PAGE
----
Women have stepped up and took the leadership in many fields and domains. Whether they led missions in space or under water and oceans the world has witnessed many heroines that changed the paradigms linked to the role of Women, the impact and the touch they made.
How these women face the world challenges? How have they proved themselves? How have they challenged the status co? and what comes next?
This roundtable seeks to not only answer but to put a reflection forward on Astronauts and Women in the Maritime fields and their contribution in creating a new universe more open, free and tolerant towards others differences.
Discussion topics may include but not limited to:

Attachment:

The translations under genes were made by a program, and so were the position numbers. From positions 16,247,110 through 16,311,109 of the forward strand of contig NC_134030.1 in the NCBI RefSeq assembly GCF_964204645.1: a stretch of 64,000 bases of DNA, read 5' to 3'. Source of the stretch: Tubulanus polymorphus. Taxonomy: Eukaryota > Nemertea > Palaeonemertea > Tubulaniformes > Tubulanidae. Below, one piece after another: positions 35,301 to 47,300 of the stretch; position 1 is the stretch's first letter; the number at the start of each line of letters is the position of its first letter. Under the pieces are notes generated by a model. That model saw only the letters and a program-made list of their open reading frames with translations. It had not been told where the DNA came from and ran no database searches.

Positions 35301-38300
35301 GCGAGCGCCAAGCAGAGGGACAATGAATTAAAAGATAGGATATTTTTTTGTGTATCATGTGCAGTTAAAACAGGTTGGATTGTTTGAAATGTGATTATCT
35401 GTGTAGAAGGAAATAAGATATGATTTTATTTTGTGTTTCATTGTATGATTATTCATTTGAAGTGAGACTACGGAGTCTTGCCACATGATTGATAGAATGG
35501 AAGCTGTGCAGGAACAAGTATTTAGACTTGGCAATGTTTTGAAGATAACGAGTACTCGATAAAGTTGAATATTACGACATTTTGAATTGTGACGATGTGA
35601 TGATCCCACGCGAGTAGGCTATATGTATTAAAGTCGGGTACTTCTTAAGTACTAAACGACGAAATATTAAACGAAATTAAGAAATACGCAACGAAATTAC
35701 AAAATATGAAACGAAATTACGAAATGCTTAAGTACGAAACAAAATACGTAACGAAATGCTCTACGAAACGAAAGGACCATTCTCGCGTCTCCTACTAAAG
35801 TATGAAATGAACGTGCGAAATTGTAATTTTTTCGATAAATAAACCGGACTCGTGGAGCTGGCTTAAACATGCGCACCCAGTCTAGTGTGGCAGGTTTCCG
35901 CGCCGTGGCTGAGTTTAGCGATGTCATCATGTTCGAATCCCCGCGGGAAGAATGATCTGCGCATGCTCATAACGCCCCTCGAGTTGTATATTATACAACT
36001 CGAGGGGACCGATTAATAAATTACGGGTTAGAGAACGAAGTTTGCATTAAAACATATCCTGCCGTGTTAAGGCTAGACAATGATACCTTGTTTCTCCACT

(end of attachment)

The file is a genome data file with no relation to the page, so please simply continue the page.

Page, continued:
- Women, space and science fiction
Several examples of literature produced from the late Victorian age narrate great concerns about the future and the destiny of humanity, concerns that would be significantly exacerbated in the twentieth century by the First World War, soon followed by the Second, the unspeakable savagery of Nazis, the nuclear detonations in Hiroshima and Nagasaki and, last but not least, by the terror of a nuclear apocalypse during the long Cold War. Modernism appears thus as a cultural movement that, as Vincent Sherry maintains, “works most indicatively within an imaginative concept of time interrupted”, of a time that presents itself basically as provisional and utterly deprived of a future.
The Latchkey is a peer-reviewed, open-access online journal devoted to the concept of the New Woman, covering the lives and writings of New Women authors and figures, the representation of the New Woman in literature, culture, art, and society, proto-feminism and early feminist journalism.